Greenway v. BUZZARD POINT BOATYARD CORPORATIONAnnotate this Case
217 A.2d 599 (1966)
Cornelius J. GREENWAY, Appellant, v. BUZZARD POINT BOATYARD CORPORATION, Appellee.
District of Columbia Court of Appeals.
Argued February 1, 1966.
Decided March 14, 1966.
*600 Cornelius J. Greenway, pro se.
Marvin E. Schneck, Washington, D. C., with whom L. Chris Lampros, Washington, D. C., was on the brief, for appellee.
Before HOOD, Chief Judge, and QUINN and MYERS, Associate Judges.
MYERS, Associate Judge:
This is an appeal from a judgment for possession of a boat slip belonging to appellee boatyard and for arrears in rent for its use in mooring a vessel owned by appellant Greenway.
In 1962 appellant orally agreed with appellee to pay $30 a month for the right to place his boat in a slip at the boatyard and to receive water and electricity. The Greenway family used the moored vessel as a residence and paid the agreed sum for the use and occupancy of the slip until October 1, 1964, when appellant refused to make further payments on the ground of the alleged disrepair of the dock and pilings, although he continued to live on the boat and to use the dock and the water and electric facilities as late as the trial date.
In compliance with the statute, the boatyard operator gave appellant a 30-day notice of termination of his further right to *601 use the boat slip and filed landlord and tenant proceedings in the trial court to regain possession of the boat slip and for arrears of rent. Following testimony by witnesses for both parties, the trial judge ruled that there was a landlord and tenant relationship between Greenway and the boatyard and that, absent a showing that the dock and pilings were in a state of disrepair, the landlord was entitled to possession of the leased area and judgment for unpaid rent in the amount of $240.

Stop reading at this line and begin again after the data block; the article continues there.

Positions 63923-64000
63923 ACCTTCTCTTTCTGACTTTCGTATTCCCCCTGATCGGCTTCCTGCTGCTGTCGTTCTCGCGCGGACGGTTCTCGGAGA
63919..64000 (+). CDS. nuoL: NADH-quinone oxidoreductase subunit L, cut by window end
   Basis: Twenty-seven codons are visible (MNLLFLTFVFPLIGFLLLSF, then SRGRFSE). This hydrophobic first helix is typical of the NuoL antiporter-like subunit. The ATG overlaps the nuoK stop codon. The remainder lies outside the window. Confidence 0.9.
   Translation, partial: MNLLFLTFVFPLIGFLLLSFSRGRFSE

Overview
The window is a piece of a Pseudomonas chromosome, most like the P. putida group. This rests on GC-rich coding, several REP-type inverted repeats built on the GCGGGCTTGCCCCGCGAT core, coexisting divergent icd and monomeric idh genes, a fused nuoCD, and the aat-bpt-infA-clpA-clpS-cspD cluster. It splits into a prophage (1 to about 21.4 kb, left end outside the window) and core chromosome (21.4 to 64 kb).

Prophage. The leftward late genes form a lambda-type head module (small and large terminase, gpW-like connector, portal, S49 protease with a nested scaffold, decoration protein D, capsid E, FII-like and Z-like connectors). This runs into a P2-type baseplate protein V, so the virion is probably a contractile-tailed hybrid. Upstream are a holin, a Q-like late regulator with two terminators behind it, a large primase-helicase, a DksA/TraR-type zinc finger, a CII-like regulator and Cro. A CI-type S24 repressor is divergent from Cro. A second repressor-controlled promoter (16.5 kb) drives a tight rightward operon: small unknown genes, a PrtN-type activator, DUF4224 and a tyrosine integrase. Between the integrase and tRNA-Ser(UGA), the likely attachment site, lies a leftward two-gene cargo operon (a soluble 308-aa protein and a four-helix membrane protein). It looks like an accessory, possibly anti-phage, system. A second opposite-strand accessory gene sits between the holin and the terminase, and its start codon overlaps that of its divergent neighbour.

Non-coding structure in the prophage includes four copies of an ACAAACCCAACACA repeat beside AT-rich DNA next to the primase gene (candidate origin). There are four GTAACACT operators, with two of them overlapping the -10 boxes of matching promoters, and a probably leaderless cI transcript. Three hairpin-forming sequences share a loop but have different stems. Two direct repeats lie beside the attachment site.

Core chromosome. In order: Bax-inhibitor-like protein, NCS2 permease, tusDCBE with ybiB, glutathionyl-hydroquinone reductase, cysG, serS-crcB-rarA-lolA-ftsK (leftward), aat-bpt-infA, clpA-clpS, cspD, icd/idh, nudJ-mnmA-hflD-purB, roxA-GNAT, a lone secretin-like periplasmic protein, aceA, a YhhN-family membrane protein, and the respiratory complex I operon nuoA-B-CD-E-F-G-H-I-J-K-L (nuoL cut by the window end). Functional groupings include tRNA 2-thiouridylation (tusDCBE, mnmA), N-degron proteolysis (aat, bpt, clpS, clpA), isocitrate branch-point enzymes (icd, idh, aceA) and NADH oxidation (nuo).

Appellant contends that no landlord-tenant relationship existed between the parties, that the contract was a maritime contract exclusively within the admiralty jurisdiction of the United States District Court for the District of Columbia, and that the Landlord and Tenant Branch of the trial court had no power to return possession of the boat slip to appellee and direct seizure of the Greenway vessel.
We first have considered appellant's challenge to the jurisdiction of the Landlord and Tenant Branch of the trial court to hear and decide this case. It has long been settled that admiralty jurisdiction in cases of contract depends primarily upon the nature of the contract and is limited to contracts, claims and services purely maritime, touching duties and rights appertaining to commerce and navigation. People's Ferry Co. of Boston v. Beers, 20 How. 393, 15 L. Ed. 961 (1858); Ex parte Easton, 95 U.S. 68, 72, 24 L. Ed. 373 (1877); Upper Steamboat Co. v. Blake, 2 App.D.C. 51 (1893); The James T. Furber, 157 F. 126, 129 (1907). In the light of this recognized principle, we have examined the record of this case. It appears appellant used the boat as a residence or for housing accommodations for over three years. The situation was comparable to an automobile trailer occupying a site on land and having the use of water and electricity. In the instant case appellant used the slip in the boatyard rather than having the boat pulled out of the water and placed on land in the boatyard. He presented no evidence to establish that his contract was purely maritime and connected in any way with commerce and navigation, aside from the incidental involvement of a navigable vessel. In our opinion the agreement between the parties was essentially "non-maritime" in purpose and objective. We hold that the trial judge had jurisdiction to decide the question of appellant's right to the continued use of the boat slip after default in his payments under his tenancy with the boatyard.
The record also supports the trial judge's finding that there was no disrepair to the boat slip or dock and that appellant's claimed defense on that ground was without merit in fact. The admission of Greenway that he had defaulted in payment of the agreed monthly rentals amounting to $240 established a breach of the agreement between the parties and the right of appellee to regain possession of the boat slip.
Finding no error prejudicial to appellant's rights in this case, we hold the trial judge properly restored the premises to appellee and correctly entered judgment for both possession of the boat slip and for arrears of rent of $240 against appellant.
 D.C.Code, 1961, § 11-735.
 Matters raised for the first time on appeal and statements or exhibits neither admitted at trial nor embodied in the approved Statement of Proceedings and Evidence have not been considered by this court. Waggaman v. Forstmann, D.C. App., 217 A.2d 310, decided February 24, 1966; Stahl v. Groff, D.C.App., 213 A.2d 296, 297 (1965); Baer v. District of Columbia, D.C.Mun.App., 182 A.2d 839, 840 (1962).